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Marine Ecology Progress Series

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MEPS 536:149-162 (2015)  -  DOI:

High ammonium availability amplifies the adverse effect of low salinity on eelgrass Zostera marina

Beatriz Villazán1, Tiina Salo2,3, Fernando G. Brun1, Juan J. Vergara1, Morten F. Pedersen2,*

1Departamento de Biología (Área de Ecología), Facultad de Ciencias del Mar y Ambientales, Universidad de Cádiz, Campus de Excelencia Internacional del Mar (CEIMAR), Puerto Real 11510, Cádiz, Spain
2Department of Environmental, Social and Spatial Change (ENSPAC), Roskilde University, PO Box 260, 4000, Roskilde, Denmark
3Department of Biosciences, Åbo Akademi University, Artillerigatan 6, 20520 Åbo, Finland
*Corresponding author:

ABSTRACT: Climate change intensifies the frequency and intensity of rainfall events, which increases the discharge of freshwater and nutrients to coastal areas. This may lower salinity and increase nutrient availability and, thus, affect estuarine eelgrass populations. We studied the interactive effect of increasing NH4+ levels and low salinity on estuarine eelgrass Zostera marina, grown in microcosm at various combinations of NH4+ enrichment (0, 10 and 25 µM) and salinity (5, 12.5 and 20). Increasing NH4+ had a positive effect on eelgrass performance as long as salinity was kept at ambient level (20). N enrichment was followed by an increase in pigments, photosynthesis and various growth variables and a decrease in stored carbon concentrations (sucrose and starch). Low salinity had an overall negative effect on plant fitness; pigment concentration, photosynthesis and growth were reduced while mortality increased. Exposure to low salinity was also followed by a decrease in sucrose, suggesting that it was used as an osmolyte and/or that photosynthesis could not cover energy requirements needed for osmoregulation or repairing processes. Concomitant exposure to high NH4+ and low salinity turned the positive effect of NH4+ into a strong, negative synergistic effect. Several growth-related variables were affected significantly and mortality increased substantially. We suggest that this simultaneous exposure intensified competition for energy and C skeletons affecting other metabolic processes (e.g. growth, repair processes) negatively. Our results suggest that climate change driven alterations in precipitation and NH4+ loading might seriously impact estuarine eelgrass communities.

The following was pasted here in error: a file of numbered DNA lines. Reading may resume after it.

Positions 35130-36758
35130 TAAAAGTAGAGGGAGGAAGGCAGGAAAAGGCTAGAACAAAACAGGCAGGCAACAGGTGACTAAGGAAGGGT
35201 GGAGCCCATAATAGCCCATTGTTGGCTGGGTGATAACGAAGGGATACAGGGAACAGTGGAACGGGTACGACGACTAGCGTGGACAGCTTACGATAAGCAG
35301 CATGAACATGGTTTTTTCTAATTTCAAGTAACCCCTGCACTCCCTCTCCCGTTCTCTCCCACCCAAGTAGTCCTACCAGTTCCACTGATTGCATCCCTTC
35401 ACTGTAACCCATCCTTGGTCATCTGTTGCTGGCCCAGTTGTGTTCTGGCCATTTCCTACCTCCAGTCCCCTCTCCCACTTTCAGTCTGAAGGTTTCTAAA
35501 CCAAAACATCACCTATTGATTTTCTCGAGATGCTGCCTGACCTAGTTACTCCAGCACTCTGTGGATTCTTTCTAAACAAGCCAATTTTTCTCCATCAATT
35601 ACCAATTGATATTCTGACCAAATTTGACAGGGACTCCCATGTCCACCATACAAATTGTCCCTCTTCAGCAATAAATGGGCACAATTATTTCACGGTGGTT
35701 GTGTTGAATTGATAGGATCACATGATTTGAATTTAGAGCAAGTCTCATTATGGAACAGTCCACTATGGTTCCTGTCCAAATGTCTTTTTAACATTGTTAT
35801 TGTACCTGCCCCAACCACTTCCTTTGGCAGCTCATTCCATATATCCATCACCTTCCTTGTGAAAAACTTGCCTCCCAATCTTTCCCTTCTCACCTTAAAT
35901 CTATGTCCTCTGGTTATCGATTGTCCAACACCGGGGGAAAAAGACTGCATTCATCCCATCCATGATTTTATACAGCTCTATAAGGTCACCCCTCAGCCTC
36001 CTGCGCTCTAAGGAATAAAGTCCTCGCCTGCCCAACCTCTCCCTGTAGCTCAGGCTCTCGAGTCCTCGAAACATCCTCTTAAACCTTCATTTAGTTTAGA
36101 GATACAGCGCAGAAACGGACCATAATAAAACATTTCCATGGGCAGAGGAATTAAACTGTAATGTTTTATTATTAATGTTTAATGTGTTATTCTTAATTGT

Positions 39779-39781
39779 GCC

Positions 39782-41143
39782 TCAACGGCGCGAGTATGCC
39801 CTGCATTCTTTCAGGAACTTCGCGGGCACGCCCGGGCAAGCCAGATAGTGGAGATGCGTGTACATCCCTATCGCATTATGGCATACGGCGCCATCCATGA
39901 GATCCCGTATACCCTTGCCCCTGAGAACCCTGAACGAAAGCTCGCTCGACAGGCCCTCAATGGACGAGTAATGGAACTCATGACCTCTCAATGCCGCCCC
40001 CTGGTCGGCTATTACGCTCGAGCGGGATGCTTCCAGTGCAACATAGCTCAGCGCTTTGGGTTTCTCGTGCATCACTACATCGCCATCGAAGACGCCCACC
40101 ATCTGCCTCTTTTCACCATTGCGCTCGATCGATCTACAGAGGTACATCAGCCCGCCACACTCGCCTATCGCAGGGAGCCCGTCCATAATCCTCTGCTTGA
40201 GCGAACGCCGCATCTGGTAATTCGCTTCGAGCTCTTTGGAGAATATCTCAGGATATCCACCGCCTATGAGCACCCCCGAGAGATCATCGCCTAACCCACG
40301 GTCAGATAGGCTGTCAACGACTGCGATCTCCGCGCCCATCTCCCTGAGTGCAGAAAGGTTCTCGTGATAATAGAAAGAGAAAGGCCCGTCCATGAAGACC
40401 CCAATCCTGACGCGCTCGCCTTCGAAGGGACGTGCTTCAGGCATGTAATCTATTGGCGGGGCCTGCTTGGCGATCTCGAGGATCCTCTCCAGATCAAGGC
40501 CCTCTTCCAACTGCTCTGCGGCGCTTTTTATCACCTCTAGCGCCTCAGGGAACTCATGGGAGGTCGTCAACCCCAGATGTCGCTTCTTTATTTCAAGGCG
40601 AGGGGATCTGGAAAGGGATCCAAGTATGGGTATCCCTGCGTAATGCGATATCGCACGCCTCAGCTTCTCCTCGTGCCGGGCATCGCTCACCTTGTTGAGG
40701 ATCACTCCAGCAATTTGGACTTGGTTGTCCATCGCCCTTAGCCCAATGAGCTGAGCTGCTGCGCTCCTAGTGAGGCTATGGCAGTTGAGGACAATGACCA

KEY WORDS: Carbon reserves · Dissolved inorganic nitrogen · Eutrophication · Hyposalinity · Osmoregulation · Seagrass

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Cite this article as: Villazán B, Salo T, Brun FG, Vergara JJ, Pedersen MF (2015) High ammonium availability amplifies the adverse effect of low salinity on eelgrass Zostera marina. Mar Ecol Prog Ser 536:149-162.

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